What's a Microbe?Microbes or microorganisms are living cells that are too small to be seen with the naked eye and must be viewed through a microscope. The naked eye is only able to detect the presence of microbes once they have multiplied to the hundreds of thousands. And under the right conditions, microbes can double in number every 15-20 minutes. Types of microorganisms include bacteria, algae and fungi or mould. Technologies that fight the growth of these organisms are called antimicrobials.
BacteriaBillions of years ago, bacteria were among the earliest forms of life on Earth. Today, bacteria are present in the soil, in the air, in water, on plants and even on animals and humans. There’s no escaping the presence of bacteria and in fact, many of the bacteria we encounter are beneficial to the environment and even to the human body helping us to digest food for example. However, some bacteria are harmful and can cause illness.
FungusEarly fossil records suggest that fungi have been on Earth for over 550 million years. And some experts estimate that today over 1.5 million fungus species exist. Common fungi include mushrooms, puffballs, truffles, yeasts and most mildews. Fungi are commonly referred to as mould and begin life as microscopic airborne spores that germinate on contact with the surface of a nonliving organic matter where moisture is present. Mould is then able to penetrate the organic material, secreting enzymes and absorbing water and the digested sugars and starches from the nutrient source. Mould spores are present everywhere in our indoor and outdoor environment and many of the products found in our homes provide rich nutrient sources. The best defense is prevention: control moisture in your home including high humidity levels and look for products that resist the growth of mould.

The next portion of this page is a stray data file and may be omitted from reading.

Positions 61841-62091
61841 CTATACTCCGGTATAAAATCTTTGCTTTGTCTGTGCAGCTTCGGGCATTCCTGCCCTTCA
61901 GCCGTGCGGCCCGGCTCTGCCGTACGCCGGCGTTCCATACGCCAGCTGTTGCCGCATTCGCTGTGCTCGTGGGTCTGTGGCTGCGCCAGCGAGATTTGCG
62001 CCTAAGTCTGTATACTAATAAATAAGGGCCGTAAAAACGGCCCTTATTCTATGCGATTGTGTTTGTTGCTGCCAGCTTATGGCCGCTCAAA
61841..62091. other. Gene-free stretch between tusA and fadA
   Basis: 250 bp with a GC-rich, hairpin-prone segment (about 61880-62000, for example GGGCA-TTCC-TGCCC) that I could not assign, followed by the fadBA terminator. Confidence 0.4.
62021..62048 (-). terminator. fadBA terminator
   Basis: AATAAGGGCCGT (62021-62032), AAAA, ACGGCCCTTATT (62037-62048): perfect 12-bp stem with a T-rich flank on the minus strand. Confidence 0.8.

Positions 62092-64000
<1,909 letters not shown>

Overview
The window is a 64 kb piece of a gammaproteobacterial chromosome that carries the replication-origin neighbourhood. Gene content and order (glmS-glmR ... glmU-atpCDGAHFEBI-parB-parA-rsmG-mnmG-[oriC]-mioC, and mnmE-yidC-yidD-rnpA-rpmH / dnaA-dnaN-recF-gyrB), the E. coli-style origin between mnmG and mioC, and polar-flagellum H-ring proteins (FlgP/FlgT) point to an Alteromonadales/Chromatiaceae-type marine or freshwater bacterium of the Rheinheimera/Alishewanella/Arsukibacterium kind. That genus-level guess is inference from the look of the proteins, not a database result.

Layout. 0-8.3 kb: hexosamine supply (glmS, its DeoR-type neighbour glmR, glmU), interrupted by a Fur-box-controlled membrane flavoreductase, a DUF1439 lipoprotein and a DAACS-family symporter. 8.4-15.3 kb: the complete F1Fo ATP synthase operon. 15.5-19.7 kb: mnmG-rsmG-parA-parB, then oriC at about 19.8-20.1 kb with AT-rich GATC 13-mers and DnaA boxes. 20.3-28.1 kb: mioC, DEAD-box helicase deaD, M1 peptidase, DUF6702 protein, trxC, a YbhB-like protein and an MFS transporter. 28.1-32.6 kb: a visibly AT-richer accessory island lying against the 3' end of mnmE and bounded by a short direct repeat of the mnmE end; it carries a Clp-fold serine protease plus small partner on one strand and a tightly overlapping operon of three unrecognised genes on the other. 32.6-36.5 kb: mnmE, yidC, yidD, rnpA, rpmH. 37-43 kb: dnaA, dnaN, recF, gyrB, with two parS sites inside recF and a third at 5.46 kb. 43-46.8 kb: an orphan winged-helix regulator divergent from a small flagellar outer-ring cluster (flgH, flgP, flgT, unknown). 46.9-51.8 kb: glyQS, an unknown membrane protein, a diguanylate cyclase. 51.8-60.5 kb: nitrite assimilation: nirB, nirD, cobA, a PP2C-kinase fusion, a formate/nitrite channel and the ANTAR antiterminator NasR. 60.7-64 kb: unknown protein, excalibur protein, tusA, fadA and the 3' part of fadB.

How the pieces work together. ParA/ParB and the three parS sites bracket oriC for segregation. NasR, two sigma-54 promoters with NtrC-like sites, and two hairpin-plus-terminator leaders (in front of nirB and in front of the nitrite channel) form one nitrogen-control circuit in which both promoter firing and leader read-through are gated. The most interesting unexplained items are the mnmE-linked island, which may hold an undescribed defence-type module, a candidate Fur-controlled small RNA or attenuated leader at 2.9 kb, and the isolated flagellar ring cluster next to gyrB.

AlgaeSimple, plantlike microorganisms, algae are often classified at the phylum level according to their color, i.e. green, red, golden-brown and brown. Algae vary in size from microscopic algae to the largest forms such as seaweeds. While they can vary in habitat, most algae are found in fresh water or seawater. Algae use the energy of sunlight through the process of photosynthesis to make their own food. Algae produce more oxygen than all plants combined and play an invaluable role in our ecosystem. Humans have also found other uses for algae, as food for people and animals, as thickening agents in ice cream, in shampoos and even in some drugs. In some cases, they can however damage product surfaces for example your swimming pool filter, the hull of your boat, or the exterior of your home.